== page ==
They talked about Montana’s inoperable brain tumor, and about some pranks Weis had played on former Notre Dame and NFL quarterback Joe Montana (after whom the boy was named) when the two roomed together at Notre Dame. The coach also let Montana razz him about Notre Dame’s recent loss to Michigan State.
The boy told Weis how much he loved Notre Dame football and how he wanted to live through the coming Saturday’s game. From his reclining chair, Montana tried to toss a football but could hardly lift it, so Weis climbed into the chair and helped the boy complete the pass to his mother.
Then, Weis signed the ball. He asked the boy if he could do anything for him.
Montana was ready. He asked to call Notre Dame’s first play in Saturday’s game. He called “pass right.”
As Saturday dawned, Weis learned that Montana had died the day before. Weis called the boy’s mother to assure her that he’d still call Montana’s play.
In the locker room before the game, Weis told his team about his promise to the boy. He said it wasn’t a “Win one for the Gipper” kind of deal, but that he wanted team members to know that they—and Notre Dame football—meant a lot to many people they would never know.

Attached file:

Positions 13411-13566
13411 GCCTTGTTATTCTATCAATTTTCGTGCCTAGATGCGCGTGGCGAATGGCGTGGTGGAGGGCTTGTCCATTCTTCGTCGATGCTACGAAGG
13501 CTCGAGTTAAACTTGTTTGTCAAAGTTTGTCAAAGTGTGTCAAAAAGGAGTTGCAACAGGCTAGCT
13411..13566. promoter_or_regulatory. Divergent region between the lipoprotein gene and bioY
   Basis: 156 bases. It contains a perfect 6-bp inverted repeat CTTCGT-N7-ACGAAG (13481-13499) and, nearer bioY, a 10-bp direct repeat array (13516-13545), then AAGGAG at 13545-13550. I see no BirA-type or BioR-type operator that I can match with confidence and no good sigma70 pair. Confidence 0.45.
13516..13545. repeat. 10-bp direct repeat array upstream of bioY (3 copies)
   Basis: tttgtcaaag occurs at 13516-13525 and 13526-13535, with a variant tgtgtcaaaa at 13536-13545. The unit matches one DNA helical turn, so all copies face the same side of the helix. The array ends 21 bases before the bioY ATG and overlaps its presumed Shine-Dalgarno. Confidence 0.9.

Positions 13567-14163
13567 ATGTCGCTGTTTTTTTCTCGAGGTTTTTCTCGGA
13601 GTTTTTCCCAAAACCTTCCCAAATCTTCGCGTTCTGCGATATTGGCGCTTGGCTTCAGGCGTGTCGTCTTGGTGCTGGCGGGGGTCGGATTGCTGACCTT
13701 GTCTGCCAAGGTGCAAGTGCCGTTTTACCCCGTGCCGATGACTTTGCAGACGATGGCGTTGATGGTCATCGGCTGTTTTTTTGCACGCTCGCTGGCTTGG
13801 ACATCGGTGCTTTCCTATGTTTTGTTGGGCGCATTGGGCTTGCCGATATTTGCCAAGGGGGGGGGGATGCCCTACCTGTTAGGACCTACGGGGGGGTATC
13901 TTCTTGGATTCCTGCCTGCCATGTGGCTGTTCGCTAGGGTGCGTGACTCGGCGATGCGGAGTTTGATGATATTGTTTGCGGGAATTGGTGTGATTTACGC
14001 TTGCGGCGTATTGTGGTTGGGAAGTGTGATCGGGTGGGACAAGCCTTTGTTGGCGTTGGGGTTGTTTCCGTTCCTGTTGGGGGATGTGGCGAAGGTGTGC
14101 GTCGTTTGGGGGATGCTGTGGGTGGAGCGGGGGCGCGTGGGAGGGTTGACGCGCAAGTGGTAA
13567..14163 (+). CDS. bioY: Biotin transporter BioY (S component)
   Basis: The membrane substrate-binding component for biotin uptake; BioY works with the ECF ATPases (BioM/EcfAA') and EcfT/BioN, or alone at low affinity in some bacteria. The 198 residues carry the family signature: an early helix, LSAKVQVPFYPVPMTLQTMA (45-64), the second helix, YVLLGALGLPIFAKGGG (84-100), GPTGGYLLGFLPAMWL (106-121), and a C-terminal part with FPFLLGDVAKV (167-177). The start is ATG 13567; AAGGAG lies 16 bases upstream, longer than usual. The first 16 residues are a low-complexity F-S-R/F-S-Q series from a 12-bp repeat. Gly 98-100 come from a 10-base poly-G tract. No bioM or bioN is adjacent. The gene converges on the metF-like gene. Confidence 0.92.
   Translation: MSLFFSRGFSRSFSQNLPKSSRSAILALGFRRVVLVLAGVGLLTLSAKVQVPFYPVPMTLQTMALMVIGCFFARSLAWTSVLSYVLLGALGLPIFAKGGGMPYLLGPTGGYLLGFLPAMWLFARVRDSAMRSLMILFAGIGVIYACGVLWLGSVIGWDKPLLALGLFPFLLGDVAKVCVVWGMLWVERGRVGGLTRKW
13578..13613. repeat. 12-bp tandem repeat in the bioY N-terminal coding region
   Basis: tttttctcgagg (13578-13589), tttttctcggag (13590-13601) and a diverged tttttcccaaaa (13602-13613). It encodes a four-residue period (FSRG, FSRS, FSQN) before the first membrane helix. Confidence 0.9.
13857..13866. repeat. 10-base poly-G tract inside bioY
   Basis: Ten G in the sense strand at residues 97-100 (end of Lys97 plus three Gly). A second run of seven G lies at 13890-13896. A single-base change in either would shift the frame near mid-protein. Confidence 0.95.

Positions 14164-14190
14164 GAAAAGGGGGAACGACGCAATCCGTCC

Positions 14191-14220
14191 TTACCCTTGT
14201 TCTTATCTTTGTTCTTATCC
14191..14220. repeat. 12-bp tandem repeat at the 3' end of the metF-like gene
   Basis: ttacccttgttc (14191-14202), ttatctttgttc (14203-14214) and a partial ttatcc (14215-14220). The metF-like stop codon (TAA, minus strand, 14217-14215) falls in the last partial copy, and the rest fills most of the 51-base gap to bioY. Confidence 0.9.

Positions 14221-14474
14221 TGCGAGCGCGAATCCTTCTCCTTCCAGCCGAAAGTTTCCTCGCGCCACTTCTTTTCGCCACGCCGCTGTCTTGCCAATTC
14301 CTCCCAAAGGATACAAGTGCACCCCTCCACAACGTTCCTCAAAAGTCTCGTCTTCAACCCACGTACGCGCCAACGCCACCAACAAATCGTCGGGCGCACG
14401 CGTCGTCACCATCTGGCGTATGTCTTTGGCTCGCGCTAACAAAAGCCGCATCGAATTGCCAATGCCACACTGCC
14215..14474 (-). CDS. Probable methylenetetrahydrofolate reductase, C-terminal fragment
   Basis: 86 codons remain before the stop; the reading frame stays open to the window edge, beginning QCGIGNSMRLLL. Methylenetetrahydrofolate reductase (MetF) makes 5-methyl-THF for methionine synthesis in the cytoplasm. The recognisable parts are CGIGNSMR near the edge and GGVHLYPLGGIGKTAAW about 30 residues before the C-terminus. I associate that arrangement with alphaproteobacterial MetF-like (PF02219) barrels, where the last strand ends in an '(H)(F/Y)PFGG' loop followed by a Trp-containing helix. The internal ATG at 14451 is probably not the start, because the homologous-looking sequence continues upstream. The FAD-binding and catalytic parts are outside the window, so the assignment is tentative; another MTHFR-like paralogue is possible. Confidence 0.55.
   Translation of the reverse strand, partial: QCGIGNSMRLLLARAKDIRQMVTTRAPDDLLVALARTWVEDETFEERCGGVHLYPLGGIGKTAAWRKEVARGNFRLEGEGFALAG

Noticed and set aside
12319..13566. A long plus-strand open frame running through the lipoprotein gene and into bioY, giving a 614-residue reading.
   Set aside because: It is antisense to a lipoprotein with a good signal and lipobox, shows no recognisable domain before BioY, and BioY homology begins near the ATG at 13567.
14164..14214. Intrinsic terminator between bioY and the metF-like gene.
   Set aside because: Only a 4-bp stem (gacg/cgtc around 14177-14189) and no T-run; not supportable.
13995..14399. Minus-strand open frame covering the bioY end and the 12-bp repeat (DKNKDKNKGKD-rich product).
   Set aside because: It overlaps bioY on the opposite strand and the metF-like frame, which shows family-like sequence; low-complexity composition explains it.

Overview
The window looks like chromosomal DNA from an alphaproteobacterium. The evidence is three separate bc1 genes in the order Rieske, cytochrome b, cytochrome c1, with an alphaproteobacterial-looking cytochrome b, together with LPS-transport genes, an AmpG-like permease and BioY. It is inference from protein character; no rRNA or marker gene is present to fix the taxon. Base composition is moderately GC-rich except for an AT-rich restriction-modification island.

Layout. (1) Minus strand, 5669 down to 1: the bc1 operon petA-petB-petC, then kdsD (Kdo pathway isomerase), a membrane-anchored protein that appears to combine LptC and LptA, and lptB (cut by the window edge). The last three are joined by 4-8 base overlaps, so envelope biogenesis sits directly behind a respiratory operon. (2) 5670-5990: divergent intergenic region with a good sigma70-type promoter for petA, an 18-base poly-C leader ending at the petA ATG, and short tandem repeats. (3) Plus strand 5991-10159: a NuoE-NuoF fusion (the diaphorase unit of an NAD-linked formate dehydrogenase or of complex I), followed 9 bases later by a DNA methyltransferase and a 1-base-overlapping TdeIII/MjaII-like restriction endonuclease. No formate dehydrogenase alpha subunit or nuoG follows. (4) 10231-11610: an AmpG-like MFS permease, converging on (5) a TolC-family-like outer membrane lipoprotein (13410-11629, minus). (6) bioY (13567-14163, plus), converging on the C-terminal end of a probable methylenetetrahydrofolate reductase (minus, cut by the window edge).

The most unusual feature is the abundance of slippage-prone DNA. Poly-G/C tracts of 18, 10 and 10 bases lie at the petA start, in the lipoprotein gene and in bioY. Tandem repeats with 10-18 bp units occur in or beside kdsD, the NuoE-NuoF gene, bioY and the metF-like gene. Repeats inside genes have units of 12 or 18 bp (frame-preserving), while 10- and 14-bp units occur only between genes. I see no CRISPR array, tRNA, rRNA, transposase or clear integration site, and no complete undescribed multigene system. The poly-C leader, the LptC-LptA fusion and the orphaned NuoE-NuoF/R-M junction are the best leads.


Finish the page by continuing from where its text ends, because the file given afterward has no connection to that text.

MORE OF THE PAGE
That afternoon, the Irish took control of the ball on their own 1-yard line after recovering a fumble. Montana’s mother wasn’t sure quarterback Brady Quinn would be allowed to throw what amounted to a very dangerous pass so close to Notre Dame’s own goal line. Quinn wasn’t sure, either. He asked his coach what to do.
“We have no choice,” Weis said. “We’re throwing it to the right.”
At the snap of the ball, most of Notre Dame’s team feinted left, while Quinn ran right, looked for his receiver and found him. The receiver hurdled a defender and gained 13 yards.
Montana’s mother says her son would have been pleased.
After the game, Weis gave her the game ball … and a number of young people learned a lesson about integrity.
— Adapted from “Weis grants little boy’s dying wish,” Associated Press, www.espn.com.